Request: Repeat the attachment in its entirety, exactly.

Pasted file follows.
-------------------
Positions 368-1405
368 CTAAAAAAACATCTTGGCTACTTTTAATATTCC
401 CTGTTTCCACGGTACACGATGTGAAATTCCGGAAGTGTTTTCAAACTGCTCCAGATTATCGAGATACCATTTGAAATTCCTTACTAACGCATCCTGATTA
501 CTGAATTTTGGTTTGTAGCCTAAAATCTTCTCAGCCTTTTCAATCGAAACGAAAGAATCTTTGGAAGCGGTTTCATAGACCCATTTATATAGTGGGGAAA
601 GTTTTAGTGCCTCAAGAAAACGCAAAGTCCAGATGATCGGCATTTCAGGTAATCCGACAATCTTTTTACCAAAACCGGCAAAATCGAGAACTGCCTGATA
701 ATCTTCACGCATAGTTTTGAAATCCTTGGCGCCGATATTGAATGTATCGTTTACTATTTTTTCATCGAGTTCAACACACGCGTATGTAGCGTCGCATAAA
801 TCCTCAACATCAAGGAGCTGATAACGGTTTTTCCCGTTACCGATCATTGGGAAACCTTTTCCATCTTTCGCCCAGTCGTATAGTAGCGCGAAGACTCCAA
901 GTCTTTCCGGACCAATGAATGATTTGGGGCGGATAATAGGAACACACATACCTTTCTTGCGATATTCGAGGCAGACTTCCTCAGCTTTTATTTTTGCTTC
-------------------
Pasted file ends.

Positions 368-1405
368 CTAAAAAAACATCTTGGCTACTTTTAATATTCC
401 CTGTTTCCACGGTACACGATGTGAAATTCCGGAAGTGTTTTCAAACTGCTCCAGATTATCGAGATACCATTTGAAATTCCTTACTAACGCATCCTGATTA
501 CTGAATTTTGGTTTGTAGCCTAAAATCTTCTCAGCCTTTTCAATCGAAACGAAAGAATCTTTGGAAGCGGTTTCATAGACCCATTTATATAGTGGGGAAA
601 GTTTTAGTGCCTCAAGAAAACGCAAAGTCCAGATGATCGGCATTTCAGGTAATCCGACAATCTTTTTACCAAAACCGGCAAAATCGAGAACTGCCTGATA
701 ATCTTCACGCATAGTTTTGAAATCCTTGGCGCCGATATTGAATGTATCGTTTACTATTTTTTCATCGAGTTCAACACACGCGTATGTAGCGTCGCATAAA
801 TCCTCAACATCAAGGAGCTGATAACGGTTTTTCCCGTTACCGATCATTGGGAAACCTTTTCCATCTTTCGCCCAGTCGTATAGTAGCGCGAAGACTCCAA
901 GTCTTTCCGGACCAATGAATGATTTGGGGCGGATAATAGGAACACACATACCTTTCTTGCGATATTCGAGGCAGACTTCCTCAGCTTTTATTTTTGCTTC